A critical care Nurse from NHS Golden Jubilee has been named as the Royal Navy’s top Reserve recruit of the year.
Sandi Bern, from Glasgow, began Royal Navy Reserve training in 2021 and within a year she was able to Pass Out, and then another year down the line she completed the Leadership Course as a Leading Hand rank thanks to her Nursing degree.
And following all of her hard work, Sandi was this year named as the Top Royal Navy Reservist in Initial Training from the 2022 intake.
In addition to completing her Leadership Course with Distinction, she was also named top student on that course.
In recognition of being the Navy’s Top Reservist, Sandi was presented with the MacRobert Trust’s Boatswain’s Call Award from Commodore of the Maritime Reserves, Commodore Jo Adey, at the Accelerated Rating Programme Pass out Parade at HMS Raleigh.
Sandi said: “A lot of the skills I’ve learned as a Reservist I can use in my own job and civilian life. We get really hands-on fire training with gas masks and do damage repair as well in small spaces as if you are on a ship that is filling up with water.
“There’s a lot of different experiences and you never hope you’ll find yourself in that kind of situation, but you’d be trained to deal with it if you did, so it’s quite exciting.
“There’s a great social aspect to it as well. You get to meet loads of different people and there’s great camaraderie. Everyone has different skills and backgrounds from the likes of engineers, dentists and nurses to lawyers so there’s such a range of people.”
As a proud and committed supporter of the Armed Forces for 20 years, NHS Golden Jubilee continues to support military leavers, veterans, reservists, families and spouses and cadets who work for the organisation.
Last year, the Golden Jubilee retained the Defence Employer Recognition Scheme (ERS) Gold Award - the highest badge of honour the Ministry of Defence (MoD) awards to employers who support those who serve, veterans and their families.
Sandi, 31, from the Chryston area in Glasgow has worked at the Golden Jubilee since she qualified as a nurse from University of West of Scotland (UWS) 6 years ago, following in the footsteps of mum and dad who were both nurses, and spent around 18 months in Orthopaedics before moving to critical care.
And it was during her training as a Nurse back in 2014 where her love of horses landed her a TV adventure in the Scottish hit series Outlander.
“I like to have a story to tell,” added Sandi. “I went into nursing because I like caring for people. When I left school I worked with horses for a few years as a groom and teach people how to ride and prepare the horses for competitions.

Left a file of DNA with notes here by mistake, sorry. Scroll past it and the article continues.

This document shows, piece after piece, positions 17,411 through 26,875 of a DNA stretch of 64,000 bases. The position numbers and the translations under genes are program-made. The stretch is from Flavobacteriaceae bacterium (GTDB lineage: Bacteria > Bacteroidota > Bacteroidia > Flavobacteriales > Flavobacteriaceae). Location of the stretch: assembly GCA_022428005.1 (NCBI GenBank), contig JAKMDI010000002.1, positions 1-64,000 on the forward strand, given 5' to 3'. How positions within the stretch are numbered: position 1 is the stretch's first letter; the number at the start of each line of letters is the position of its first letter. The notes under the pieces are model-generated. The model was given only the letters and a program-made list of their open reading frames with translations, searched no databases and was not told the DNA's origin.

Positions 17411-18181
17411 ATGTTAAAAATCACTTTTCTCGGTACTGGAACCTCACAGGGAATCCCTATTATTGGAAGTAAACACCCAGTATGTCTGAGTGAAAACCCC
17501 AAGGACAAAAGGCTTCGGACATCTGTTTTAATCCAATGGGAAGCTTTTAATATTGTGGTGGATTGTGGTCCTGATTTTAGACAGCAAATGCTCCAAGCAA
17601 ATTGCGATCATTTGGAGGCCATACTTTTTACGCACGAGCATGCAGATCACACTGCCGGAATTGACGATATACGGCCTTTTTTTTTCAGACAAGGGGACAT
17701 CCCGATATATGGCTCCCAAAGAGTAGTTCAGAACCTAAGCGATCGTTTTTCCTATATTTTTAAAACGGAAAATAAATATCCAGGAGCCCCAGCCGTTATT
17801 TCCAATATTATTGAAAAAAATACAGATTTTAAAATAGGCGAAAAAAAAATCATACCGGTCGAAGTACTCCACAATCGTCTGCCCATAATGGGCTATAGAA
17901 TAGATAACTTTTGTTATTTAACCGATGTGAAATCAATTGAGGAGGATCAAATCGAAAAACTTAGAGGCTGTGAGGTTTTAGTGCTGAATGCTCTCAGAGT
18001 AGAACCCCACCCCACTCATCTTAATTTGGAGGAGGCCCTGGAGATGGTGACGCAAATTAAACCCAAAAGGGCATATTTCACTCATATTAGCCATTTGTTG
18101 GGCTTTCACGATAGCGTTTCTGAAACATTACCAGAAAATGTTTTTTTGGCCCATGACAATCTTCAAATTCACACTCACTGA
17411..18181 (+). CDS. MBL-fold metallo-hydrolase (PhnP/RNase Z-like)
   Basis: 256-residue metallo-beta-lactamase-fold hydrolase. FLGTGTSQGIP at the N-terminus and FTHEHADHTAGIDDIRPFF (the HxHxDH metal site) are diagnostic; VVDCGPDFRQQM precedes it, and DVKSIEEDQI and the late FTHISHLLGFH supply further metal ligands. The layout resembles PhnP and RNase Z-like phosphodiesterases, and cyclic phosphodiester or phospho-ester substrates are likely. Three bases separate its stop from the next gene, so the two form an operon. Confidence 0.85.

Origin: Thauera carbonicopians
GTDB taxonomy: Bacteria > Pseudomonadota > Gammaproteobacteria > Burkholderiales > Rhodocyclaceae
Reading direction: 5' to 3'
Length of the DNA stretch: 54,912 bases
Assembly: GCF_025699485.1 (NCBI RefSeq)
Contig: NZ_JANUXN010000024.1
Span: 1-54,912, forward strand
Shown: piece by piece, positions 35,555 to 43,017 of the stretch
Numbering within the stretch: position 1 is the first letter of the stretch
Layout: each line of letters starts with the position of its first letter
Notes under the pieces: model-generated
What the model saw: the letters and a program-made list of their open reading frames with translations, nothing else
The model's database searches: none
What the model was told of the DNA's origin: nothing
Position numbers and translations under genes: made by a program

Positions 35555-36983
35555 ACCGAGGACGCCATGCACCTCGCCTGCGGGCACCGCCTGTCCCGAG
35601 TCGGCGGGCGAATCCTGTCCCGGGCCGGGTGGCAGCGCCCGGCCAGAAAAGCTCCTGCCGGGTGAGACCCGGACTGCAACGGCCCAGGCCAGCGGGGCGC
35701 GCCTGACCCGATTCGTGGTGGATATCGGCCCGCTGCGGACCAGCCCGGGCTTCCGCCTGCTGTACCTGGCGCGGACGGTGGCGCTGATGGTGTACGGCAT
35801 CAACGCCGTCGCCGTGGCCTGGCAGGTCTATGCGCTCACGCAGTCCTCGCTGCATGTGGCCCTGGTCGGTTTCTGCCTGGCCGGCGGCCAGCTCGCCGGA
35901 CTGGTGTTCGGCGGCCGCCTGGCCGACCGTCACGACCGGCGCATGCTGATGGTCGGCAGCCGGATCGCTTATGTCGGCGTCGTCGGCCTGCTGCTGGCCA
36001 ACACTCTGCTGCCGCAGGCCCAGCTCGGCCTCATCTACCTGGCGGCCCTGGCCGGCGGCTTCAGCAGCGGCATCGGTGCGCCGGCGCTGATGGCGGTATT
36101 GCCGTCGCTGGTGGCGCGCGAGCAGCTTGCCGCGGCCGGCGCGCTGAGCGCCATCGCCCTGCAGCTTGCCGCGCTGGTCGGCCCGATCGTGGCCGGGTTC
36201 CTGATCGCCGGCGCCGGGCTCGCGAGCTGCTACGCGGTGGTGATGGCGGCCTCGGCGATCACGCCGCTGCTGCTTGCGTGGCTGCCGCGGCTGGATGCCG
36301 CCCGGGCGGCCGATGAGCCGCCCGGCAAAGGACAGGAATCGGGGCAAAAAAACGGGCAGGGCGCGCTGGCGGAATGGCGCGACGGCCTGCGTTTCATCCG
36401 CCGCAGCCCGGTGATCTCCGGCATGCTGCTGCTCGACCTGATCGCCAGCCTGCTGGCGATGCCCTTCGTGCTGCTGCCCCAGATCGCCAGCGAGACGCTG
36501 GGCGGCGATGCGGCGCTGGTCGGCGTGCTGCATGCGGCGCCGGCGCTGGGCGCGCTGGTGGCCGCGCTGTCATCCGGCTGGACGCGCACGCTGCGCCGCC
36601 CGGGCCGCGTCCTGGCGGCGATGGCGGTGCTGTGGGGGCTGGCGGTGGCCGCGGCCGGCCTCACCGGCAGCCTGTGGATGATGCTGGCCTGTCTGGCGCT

“There’s a caring element to that as well, but nursing was what I wanted to do in the end.
“The horses for Outlander were stabled at the yard where I worked, so I would finish up work and training then go and work on Outlander, mainly as a groom, but I did some double work for them too, doubling some of the actors when they were doing scenes on horseback.
“If they thought the scene was too unsafe for the actors, I would do it so that’s my claim to fame. It was an amazing experience.”
As a Navy Reservist, Sandi is asked to commit to 28 days per year and is supported in her duties at NHS Golden Jubilee, which has Gold Award status in the Defence Employer Recognition Scheme (ERS).
NHS Golden Jubilee has proactively supported Armed Forces colleagues since its creation in 2002.
First recognised as a Supportive Employer of the Armed Forces Reserves in 2013, NHS Golden Jubilee signed the Armed Forces Covenant with the MoD in 2016 and first received the ERS Gold Award in 2017.
Critical Care Senior Charge Nurse, Sarah Jane Faichney, said: “As Sandi’s line manager I’m delighted to be involved in the Hospital’s support of her role as a Navy Reservist.
“She’s obviously dedicated to her Navy activities, but remains fully committed to being a staff nurse within our busy Critical Care department. I am very happy to facilitate flexibility around her hospital shifts, enabling her to attend Navy Reservist training sessions and Sandi always returns very enthusiastic and keen to share stories of her training and fun adventures.
“As she progresses in her nursing career, it’s obvious she has acquired many transferable skills. I’ve seen this particularly around the leadership she shows when in charge of a shift or when organising the team during emergency situations.”